Mendelian Inheritance: rules that explain the common patterns of single gene (inheritance). The outcome of a single trait is governed by a single gene. (Brooker, 350)

The term 'Mendelian' refers to Gregor Mendel, an Austrian who did pioneering work on "genes" and "traits" in ordinary garden peas by showing that a single trait, such as color, can be determined by a single gene. (GNN) Mendel reasoned that each parent must contribute one gene to each "offspring," resulting in a pair of genes for each trait. (Micklos, 14) Mendel provided a basis for the mathematical analysis of inheritance. He showed that traits are inherited in a predictable manner as (what he called) “factors,” which we now call “genes.” Mendel showed that genes governing individual traits do not blend. Instead, genes are maintained as discrete bits of “hereditary” information, unchanged through “generations.” (Micklos, 12) Also referred to as 'single-gene inheritance,' 'monogenetic inheritance,' 'qualitative inheritance,' and 'discrete inheritance.'

Dominant: an “allele” is said to be dominant if it is always expressed in the “phenotype” of an organism. In peas, the allele for green pods, ‘G,‘ is dominant to that for yellow pods, ‘g.‘ Since the allele for green pods is dominant, pea plants with either the “genotype” ‘Gg‘ or ‘GG‘ will have green pods. (Indge, 87) The presence of the dominant allele masks the presence of the "recessive" allele. (Brooker, 341) An organism is "homozygous" for a gene when it carries two identical alleles, one from each parent. If those identical alleles are of the dominant allele, then the organism is ‘homozygous dominant,’ and expresses the dominant trait. (Mikulecky, 230) Also referred to as ‘completely dominant.’

Autosomal Dominant: a trait that affects both sexes and appears every generation. (Lewis, 70) If a child has the trait, at least one parent also has it. (In this mode) traits do not skip generations. If no offspring inherit the trait in one generation, its transmission stops because the offspring can pass on only the recessive form of the gene. (Lewis, 75) Also referred to as 'autosomal dominant inheritance.'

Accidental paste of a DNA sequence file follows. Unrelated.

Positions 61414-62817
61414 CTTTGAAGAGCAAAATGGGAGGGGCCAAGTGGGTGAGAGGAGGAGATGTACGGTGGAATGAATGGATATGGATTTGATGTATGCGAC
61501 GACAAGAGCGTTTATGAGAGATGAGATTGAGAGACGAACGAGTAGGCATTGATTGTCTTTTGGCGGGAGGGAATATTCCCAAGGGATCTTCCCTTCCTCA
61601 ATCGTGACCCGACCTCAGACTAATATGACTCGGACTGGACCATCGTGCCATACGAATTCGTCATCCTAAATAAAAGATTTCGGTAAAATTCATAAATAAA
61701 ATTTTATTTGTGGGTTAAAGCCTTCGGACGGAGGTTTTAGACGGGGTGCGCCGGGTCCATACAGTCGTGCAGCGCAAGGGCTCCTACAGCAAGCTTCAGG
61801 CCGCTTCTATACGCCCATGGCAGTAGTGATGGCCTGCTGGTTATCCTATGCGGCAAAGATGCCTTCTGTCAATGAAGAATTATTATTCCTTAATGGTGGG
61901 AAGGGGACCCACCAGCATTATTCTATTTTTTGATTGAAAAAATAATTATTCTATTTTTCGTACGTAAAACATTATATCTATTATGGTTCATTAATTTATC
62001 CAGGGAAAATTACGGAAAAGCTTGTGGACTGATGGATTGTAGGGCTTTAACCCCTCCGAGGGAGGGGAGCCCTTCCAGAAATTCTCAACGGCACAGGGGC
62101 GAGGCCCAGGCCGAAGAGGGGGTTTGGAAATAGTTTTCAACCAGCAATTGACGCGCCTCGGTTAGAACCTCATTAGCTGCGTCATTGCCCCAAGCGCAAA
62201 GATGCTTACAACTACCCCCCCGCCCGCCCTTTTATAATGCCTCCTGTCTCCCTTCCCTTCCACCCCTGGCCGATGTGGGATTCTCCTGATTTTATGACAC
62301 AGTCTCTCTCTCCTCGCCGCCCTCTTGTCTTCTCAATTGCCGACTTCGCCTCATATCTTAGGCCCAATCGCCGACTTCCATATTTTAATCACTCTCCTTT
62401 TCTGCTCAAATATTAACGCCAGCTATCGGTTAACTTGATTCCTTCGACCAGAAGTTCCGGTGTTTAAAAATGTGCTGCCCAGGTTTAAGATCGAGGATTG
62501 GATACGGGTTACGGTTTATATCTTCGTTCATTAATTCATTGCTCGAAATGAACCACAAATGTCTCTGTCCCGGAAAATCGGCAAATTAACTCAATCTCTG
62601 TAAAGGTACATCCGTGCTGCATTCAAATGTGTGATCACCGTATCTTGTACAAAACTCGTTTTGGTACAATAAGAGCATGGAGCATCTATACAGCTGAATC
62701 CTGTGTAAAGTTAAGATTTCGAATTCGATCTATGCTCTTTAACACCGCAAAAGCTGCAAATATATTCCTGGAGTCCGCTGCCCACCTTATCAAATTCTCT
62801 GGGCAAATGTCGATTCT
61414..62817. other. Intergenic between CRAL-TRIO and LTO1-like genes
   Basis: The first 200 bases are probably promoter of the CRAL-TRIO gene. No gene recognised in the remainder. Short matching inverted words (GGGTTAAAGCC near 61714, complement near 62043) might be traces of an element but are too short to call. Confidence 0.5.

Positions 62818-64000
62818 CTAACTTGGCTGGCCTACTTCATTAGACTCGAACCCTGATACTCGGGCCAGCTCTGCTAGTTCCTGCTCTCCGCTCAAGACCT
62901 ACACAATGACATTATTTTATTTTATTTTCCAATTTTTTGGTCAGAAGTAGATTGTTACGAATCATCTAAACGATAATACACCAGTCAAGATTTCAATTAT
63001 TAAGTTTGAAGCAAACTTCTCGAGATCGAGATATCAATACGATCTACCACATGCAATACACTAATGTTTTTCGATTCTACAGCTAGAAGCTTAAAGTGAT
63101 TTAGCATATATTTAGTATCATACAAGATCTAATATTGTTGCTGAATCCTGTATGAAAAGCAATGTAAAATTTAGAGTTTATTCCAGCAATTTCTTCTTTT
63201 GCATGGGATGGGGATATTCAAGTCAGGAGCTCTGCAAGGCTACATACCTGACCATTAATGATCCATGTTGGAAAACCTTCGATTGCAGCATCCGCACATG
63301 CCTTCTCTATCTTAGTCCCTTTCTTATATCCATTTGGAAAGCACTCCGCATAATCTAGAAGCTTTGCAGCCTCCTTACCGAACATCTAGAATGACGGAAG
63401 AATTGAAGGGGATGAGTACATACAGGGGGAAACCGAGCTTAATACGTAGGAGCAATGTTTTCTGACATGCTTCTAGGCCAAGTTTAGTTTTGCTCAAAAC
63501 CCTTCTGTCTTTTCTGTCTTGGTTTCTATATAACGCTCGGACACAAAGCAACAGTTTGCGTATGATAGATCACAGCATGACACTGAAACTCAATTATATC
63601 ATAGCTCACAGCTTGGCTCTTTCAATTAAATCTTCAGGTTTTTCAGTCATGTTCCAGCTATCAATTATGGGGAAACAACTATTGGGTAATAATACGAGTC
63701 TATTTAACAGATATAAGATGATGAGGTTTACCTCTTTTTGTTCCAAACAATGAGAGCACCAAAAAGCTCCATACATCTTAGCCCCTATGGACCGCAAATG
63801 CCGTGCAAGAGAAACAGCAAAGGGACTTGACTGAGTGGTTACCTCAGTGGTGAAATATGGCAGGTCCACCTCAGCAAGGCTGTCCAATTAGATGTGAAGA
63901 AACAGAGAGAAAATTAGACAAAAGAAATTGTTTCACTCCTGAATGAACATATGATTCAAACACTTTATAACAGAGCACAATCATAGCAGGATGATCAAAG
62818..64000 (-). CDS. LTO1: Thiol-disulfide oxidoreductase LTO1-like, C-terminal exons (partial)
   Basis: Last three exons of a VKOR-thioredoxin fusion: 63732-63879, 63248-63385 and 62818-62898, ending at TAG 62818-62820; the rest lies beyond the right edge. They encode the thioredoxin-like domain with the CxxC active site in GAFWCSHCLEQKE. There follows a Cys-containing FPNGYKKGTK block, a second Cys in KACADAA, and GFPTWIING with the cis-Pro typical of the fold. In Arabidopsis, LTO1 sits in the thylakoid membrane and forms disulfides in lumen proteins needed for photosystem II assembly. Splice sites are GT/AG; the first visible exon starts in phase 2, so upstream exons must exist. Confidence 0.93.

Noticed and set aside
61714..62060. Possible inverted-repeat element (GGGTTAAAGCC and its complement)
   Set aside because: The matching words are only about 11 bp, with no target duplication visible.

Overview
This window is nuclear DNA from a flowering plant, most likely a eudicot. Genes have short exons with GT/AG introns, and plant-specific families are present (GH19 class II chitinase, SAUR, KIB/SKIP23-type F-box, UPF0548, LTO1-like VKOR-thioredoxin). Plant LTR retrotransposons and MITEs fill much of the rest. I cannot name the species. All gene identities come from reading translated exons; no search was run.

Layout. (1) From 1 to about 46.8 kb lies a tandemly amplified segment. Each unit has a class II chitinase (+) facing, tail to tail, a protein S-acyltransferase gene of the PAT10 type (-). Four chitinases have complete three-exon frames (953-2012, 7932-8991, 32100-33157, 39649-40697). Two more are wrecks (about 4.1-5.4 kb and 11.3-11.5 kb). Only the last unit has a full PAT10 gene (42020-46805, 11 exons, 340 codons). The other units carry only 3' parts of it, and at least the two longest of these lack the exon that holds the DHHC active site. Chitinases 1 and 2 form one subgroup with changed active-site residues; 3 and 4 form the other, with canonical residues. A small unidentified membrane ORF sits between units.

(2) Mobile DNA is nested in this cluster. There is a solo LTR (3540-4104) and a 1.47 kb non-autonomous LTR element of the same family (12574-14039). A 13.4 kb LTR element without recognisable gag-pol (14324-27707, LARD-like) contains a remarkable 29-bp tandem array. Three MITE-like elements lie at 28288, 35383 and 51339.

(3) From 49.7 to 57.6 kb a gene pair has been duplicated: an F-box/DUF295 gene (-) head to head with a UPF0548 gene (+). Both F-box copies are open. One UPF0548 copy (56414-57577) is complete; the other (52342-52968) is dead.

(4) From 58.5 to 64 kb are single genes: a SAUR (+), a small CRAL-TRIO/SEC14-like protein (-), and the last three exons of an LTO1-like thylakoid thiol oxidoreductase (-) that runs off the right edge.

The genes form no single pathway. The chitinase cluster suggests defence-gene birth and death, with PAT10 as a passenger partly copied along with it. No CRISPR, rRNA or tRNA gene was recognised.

Codominance: inheritance pattern that occurs when both alleles are phenotypically detectable in "heterozygotes." (Norman, 7/21/09) Two alleles are said to be codominant if both are expressed in the phenotype of the heterozygote. (Indge, 64) An example is found in the alleles that determine blood type. Heterozygous persons who possess both ‘A’ and ‘B’ alleles express ‘A’ and ‘B’ blood types equally, and are therefore blood type ‘AB.’ (Mikulecky, 233)

Codominant Alleles: both expressed in the phenotype. (Lewis, 106)

Incomplete Dominance: inheritance pattern that occurs when the heterozygote has a phenotype intermediate to the phenotypes of the dominant and recessive homozygote. (Brooker, 341) For example, red flower parent, white flower parent, pink flower offspring. (Norman, 7/21/09) Sometimes the relationship between dominant and recessive alleles isn’t an all-or-nothing situation. One allele may be only ‘partially dominant’ over the other, allowing the 'partially recessive' allele to be expressed to some extent in a heterozygote. (Mikulecky, 233)

Incompletely Dominant Alleles: heterozygotes of these have phenotypes intermediate between those associated with two homozygotes. (Lewis, 106)

Law of Independent Assortment: the idea that the alleles of different genes assort independently of each other during sperm cell formation and egg cell formation. (Brooker, 332)

Law of Segregation: the idea that the two copies of a gene segregate from each other during transmission from parent to offspring. (Brooker, 328)

Recessive: a trait that is masked by the presence of a dominant trait in a heterozygote. (Brooker, G-31) The only way one can express a recessive trait is to receive a recessive gene from each parent. (Norman, 83) An allele is said to be recessive, if it is only expressed in the phenotype (when) the other allele of the pair is identical. In peas, the allele for yellow pods ‘g’ is recessive to that for green pods, ‘G.’ Since the ‘g’ allele is recessive, only pea plants with the genotype ‘gg’ will have yellow pods. (Indge, 228) An organism is ‘homozygous recessive’ if it carries two alleles for the recessive form of a trait and expresses the recessive trait. (Mikulecky, 230)

Autosomal Recessive: genetic conditions that occur only when mutations are present in both copies of a given gene. (NCIt) One of several ways that a trait, disorder, or disease can be passed down through families. An autosomal recessive disorder means two copies of an abnormal gene must be present in order for the disease or trait to develop. (PubMedHealth2) Can appear in either sex. Affected individuals are ‘homozygous recessive’ for that trait. (Lewis, 75) Also referred to as 'autosomal recessive inheritance.'